As much as I make fun of Episcopalians who invoke via media in solemn tones, sometimes it's apt. However, I think that often times modern Episcopalians - with the exception of the very low church evangelicals - are often between Eastern Orthodox and Roman Catholics, especially when it comes to spirituality and worship practices. I know I feel that way.
This was brought home to me this Sunday at the altar rail. I was kneeling beside a couple and their delightful toddler son who is the cutest, happiest baby in the universe. (He also loves church because his parents have been wonderful in that regard - I watched them lighting candles at the Virgin icon as he climbed onto the kneeler and gestured towards the icon and flowers. He especially loves the music). The priest asked if the child was receiving the Eucharist or a blessing, and in this case it was a blessing. I have also seen babies and toddlers receive a drop of wine from the priest's finger after baptism. The official stance is that all baptized Christians are welcome to partake, but that it's up to the parents as to whether their babies should partake. In some parishes, like the one my husband is called to, the children wait until they are about 7 to do a Western-style first communion in white dresses etc (though I rarely see this). In this case, it seems that some parents feel an Eastern tug towards the idea that babies in a family are seated at the table and eat with the family, and so should infants in Christ. Others feel the Western tug towards having at least a cursory intellectual understanding of the Eucharist before partaking. There's no animosity on this issue, but there's no standard approach either.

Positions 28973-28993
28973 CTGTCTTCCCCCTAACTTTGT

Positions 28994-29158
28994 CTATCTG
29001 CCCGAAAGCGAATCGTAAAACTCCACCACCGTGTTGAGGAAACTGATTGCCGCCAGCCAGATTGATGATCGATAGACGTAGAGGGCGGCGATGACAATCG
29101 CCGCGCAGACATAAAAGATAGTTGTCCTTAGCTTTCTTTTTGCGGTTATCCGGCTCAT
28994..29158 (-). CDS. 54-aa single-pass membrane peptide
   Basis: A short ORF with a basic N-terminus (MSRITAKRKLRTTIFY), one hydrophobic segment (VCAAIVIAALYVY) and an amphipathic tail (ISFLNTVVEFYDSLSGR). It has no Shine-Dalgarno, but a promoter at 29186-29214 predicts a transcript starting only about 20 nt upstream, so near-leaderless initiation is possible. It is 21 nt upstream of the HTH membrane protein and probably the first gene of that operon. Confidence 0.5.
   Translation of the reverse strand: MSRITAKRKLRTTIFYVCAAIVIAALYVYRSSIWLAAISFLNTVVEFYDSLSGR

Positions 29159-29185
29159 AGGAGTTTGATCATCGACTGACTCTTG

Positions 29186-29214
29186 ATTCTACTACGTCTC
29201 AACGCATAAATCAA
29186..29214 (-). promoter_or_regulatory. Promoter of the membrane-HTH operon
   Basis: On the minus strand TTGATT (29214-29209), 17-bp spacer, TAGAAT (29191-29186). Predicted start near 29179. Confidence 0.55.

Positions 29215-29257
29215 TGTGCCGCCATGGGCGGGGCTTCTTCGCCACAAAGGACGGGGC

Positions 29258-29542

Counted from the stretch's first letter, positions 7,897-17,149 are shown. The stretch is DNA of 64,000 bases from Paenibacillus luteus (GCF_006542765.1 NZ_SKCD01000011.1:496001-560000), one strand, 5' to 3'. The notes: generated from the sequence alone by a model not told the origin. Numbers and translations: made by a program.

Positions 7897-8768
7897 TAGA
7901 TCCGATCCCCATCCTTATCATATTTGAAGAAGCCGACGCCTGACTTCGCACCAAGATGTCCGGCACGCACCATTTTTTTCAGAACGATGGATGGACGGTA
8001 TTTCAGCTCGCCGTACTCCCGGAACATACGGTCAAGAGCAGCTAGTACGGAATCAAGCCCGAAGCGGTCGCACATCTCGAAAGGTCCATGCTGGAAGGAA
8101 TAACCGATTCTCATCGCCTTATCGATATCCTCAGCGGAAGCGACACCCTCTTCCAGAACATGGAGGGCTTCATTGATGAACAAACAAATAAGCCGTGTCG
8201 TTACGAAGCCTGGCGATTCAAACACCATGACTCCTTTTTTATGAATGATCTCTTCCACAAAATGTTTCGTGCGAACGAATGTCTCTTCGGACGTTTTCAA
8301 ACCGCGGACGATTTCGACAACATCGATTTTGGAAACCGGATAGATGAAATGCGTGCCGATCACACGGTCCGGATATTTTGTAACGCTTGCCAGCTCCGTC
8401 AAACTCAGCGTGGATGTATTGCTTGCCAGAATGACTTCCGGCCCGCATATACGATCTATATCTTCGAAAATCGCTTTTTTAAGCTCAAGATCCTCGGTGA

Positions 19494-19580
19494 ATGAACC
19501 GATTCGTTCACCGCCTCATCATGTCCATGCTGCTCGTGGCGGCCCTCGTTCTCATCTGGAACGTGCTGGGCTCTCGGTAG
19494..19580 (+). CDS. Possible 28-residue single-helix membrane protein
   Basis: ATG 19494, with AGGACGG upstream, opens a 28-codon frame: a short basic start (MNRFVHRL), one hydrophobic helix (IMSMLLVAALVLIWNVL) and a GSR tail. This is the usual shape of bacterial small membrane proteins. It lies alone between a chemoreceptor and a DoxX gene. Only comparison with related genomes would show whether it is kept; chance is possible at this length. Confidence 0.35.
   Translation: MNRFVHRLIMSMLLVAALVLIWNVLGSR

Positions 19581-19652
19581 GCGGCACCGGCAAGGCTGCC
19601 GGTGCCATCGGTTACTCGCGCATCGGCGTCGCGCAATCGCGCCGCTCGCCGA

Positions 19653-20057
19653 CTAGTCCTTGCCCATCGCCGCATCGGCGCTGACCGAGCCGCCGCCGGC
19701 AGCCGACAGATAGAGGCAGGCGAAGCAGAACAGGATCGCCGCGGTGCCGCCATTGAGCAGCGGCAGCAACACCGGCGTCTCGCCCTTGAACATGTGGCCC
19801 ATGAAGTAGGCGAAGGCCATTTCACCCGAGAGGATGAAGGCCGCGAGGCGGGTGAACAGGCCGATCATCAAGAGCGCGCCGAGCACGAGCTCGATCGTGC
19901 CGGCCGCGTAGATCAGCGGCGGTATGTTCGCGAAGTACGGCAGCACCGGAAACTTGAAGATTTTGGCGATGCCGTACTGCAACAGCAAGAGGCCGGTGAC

Our liturgical calendar matches the West, as do most of our Lenten practices (I get woozy just looking at the Orthodox fasting schedule. They're made of sterner stuff for sure). This makes sense - we split off the Western church, not the Eastern one. However, more and more I see theological and spiritual practices that look more Eastern. Moreover, the Episcopal attitude towards sacraments is much more Eastern - they are "mysteries," and while one can say many things, perhaps the best response is simply participation and wonder. Most Episcopal theologians these days hearken to the pre-Augustinian theology of atonement: that is, they are discovering that not all Christians believe in the theology of satisfaction atonement that Protestants - and to some degree Western Catholics - believe. This enormous paradigm shift was one of the greatest turning points in my own faith journey, and if I had been forced to believe in Augustinian atonement theology I'm not sure I could even be a Christian.
This really came home to me when I was doing a fun and intellectually thrilling exercise of writing up a daily prayer liturgy based loosely on the Liturgy of Hours. What I say next may sound offensive, but I truly don't mean it to be: the Eastern Orthodox version captured the beauty of prayer in a way which the Catholic one simply did not. I also found more of a kinship, a similarity in language, style, even cadence with the Book of Common Prayer; it seemed like an old friend but in grander, deeper style. When reading the Roman Catholic Liturgy of the House I felt like an outsider looking in, saying another's words; when reading the Eastern liturgy, it felt like home.
At the same time, we do technically have more kinship with the Roman Catholic church simply because of our history (though perhaps more latent animosity as well, which I pray will get better in my life-time). Culturally, we share the same Christmas and Easter, the same Ash Wednesday, the same All Saints' Day. We both stop saying Alleluia and offer Stations of the Cross on Fridays during Lent; we both consider all Sundays a feast day and let our penances lapse. And yet, when I need to pray silently on the Metro I find myself thinking Lord Jesus Christ, Son of God, have mercy on me, a sinner....